According to Us Weekly, Kate Middleton and Prince William don’t let their children play with iPads at home. It’s a move that some parents might agree with, while other parents might criticise their choice to do so.
“As two people who grew up without gadgets for entertainment themselves, William and Kate are firm believers in toys, outdoor play and encouraging an active imagination,” a source shared with Us Weekly.
Is it okay to not let your kids use gadgets?
According to the source, George like to ride bikes with his dad, and Charlotte loves playing Disney Princess. (Funnily enough, she’s a real princess herself.)
However, is it healthy for parents to completely ban their kids from using gadgets?
The truth is, it’s very difficult to completely ban your kids from using gadgets at a young age, especially since the internet is now a part of our daily lives. Devices such as iPads, tablets, and smartphones are also a part of our every day.
These gadgets provide an opportunity for kids to learn, as there are educational apps and websites that kids can utilize so that they can learn. But it’s also important for parents to monitor how their kids use these gadgets.
What do experts recommend?
The American Academy of Pediatrics (AAP), recommends that parents make a point to prioritise “creative, unplugged playtime for infants and toddlers. Some media can have educational value for children starting at around 18 months of age, but it’s critically important that this be high-quality programming.”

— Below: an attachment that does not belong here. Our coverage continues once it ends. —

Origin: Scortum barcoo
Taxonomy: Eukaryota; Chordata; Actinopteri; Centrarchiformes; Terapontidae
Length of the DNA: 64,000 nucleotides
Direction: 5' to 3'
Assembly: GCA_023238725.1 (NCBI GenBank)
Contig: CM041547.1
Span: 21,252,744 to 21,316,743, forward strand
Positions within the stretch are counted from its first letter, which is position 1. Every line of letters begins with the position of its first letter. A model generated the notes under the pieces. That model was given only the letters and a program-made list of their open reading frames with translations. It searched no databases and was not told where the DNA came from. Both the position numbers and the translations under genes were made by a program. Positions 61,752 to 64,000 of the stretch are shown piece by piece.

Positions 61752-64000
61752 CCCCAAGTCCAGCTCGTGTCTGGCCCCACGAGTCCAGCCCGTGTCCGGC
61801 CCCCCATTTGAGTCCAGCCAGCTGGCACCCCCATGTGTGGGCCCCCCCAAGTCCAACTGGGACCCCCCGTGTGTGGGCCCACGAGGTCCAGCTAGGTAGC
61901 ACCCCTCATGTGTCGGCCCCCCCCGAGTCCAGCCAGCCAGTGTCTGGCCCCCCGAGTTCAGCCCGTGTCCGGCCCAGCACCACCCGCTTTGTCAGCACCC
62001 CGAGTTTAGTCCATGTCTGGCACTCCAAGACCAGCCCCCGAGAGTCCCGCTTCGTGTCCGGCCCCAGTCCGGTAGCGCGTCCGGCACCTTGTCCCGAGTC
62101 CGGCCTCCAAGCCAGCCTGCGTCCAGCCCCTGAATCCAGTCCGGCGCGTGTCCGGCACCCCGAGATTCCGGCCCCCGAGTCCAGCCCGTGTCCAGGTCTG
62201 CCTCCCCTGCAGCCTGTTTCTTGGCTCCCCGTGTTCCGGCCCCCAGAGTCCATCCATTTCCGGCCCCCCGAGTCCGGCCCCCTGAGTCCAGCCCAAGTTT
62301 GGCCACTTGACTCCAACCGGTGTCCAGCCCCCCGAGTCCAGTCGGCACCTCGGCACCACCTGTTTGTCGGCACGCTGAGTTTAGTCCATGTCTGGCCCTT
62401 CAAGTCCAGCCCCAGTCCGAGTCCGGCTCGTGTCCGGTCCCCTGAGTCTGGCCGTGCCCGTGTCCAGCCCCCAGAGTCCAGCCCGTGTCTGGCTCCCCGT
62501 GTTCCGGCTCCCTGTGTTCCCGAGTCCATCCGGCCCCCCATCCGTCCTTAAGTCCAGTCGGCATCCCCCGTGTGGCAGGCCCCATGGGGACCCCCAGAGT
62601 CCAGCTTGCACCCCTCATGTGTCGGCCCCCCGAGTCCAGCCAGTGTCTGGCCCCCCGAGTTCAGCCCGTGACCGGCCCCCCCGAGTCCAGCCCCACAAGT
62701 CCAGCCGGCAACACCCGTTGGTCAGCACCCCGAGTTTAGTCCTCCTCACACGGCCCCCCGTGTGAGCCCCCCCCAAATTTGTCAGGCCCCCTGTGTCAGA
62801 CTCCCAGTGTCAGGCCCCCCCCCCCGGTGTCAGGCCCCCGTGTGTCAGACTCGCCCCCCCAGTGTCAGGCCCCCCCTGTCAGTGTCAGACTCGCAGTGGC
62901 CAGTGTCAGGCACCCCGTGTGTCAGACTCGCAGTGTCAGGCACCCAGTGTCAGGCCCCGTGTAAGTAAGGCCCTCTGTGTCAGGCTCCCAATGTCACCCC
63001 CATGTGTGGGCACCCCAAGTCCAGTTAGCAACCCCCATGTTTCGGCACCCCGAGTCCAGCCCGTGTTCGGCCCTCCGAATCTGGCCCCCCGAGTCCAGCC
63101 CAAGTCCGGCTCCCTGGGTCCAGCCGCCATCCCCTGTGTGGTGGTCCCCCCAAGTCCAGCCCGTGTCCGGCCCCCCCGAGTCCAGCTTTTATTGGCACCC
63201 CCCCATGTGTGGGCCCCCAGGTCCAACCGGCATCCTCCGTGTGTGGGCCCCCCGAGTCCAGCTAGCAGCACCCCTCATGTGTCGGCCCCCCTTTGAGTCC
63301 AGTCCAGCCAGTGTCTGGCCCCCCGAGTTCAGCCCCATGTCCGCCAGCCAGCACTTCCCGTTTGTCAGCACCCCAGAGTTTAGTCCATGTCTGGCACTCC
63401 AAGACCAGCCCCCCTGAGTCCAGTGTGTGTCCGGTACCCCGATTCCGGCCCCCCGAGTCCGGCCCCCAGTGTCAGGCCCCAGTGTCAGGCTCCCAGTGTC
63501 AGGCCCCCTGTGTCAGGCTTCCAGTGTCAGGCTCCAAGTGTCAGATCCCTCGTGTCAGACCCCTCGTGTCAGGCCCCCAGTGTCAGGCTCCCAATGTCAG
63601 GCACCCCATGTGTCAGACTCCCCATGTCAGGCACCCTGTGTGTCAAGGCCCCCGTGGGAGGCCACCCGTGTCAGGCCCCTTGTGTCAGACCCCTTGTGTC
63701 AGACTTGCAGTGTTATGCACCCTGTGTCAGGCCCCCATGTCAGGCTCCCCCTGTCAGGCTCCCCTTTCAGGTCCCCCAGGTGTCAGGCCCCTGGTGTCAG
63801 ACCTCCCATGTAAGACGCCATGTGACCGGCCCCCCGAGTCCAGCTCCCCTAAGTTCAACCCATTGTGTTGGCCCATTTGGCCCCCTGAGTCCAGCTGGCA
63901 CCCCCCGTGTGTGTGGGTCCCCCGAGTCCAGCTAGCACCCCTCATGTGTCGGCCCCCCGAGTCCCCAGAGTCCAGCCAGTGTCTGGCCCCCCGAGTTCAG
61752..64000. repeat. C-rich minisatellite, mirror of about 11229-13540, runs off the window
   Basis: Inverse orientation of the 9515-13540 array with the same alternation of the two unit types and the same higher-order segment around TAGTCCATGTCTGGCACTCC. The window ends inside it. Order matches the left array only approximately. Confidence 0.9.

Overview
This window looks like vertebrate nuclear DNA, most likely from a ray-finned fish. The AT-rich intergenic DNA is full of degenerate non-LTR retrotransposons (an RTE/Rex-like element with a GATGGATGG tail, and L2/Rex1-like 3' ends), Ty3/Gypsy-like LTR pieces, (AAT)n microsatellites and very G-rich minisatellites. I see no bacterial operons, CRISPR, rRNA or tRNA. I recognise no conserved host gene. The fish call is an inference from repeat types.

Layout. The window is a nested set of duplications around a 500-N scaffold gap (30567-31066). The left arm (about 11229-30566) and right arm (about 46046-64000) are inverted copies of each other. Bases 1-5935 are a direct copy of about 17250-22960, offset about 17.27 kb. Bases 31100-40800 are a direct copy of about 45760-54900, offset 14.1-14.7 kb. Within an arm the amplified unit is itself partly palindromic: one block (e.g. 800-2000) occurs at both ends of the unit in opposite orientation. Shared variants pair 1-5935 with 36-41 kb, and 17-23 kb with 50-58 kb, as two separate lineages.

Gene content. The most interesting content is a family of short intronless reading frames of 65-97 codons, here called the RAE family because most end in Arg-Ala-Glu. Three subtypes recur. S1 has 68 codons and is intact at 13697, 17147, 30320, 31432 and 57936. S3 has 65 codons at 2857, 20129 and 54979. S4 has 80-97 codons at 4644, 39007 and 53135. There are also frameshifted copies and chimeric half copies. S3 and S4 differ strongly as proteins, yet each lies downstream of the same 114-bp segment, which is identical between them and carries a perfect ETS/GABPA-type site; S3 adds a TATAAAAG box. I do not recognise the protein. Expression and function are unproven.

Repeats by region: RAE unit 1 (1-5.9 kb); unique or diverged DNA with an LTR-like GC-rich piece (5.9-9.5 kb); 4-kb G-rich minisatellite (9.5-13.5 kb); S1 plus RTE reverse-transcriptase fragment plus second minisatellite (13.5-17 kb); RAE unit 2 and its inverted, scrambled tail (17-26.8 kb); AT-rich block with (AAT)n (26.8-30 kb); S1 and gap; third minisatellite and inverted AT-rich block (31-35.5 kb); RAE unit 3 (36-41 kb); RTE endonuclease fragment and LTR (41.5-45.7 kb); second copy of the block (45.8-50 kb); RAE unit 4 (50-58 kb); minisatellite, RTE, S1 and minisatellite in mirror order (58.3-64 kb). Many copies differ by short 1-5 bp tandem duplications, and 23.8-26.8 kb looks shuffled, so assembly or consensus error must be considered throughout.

“For school-aged children and adolescents, the idea is to balance media use with other healthy behaviours,” they add.
Here is what the AAP recommends when it comes to the use of gadgets and media when it comes to kids:
- For kids younger than 18 months, the use of screen media, should be avoided, aside from video-chatting. Parents should also choose only high-quality media to show their kids, and make sure that they watch those shows alongside their kids.
- For kids who are two to five years of age, screen time should be about an hour, and only with high-quality programs. As usual, parents should watch with their kids so that they can help their kids understand what they are seeing.
- For kids who are six years of age and above, they can have more screen time, but it should not get in the way of sleep, physical activity, and other things that kids need in order to develop.
- It’s also important to learn when to “disconnect” and bond as a family. Dinnertime should be a “media-free” time, wherein the family can just talk and share what happened in their day.
Hopefully, these tips will help parents manage the screen-time that they give their kids. Of course, there’s nothing wrong with the internet and using gadgets, but too much of it can also become a bad thing.
Sources: Family Share, aap.org
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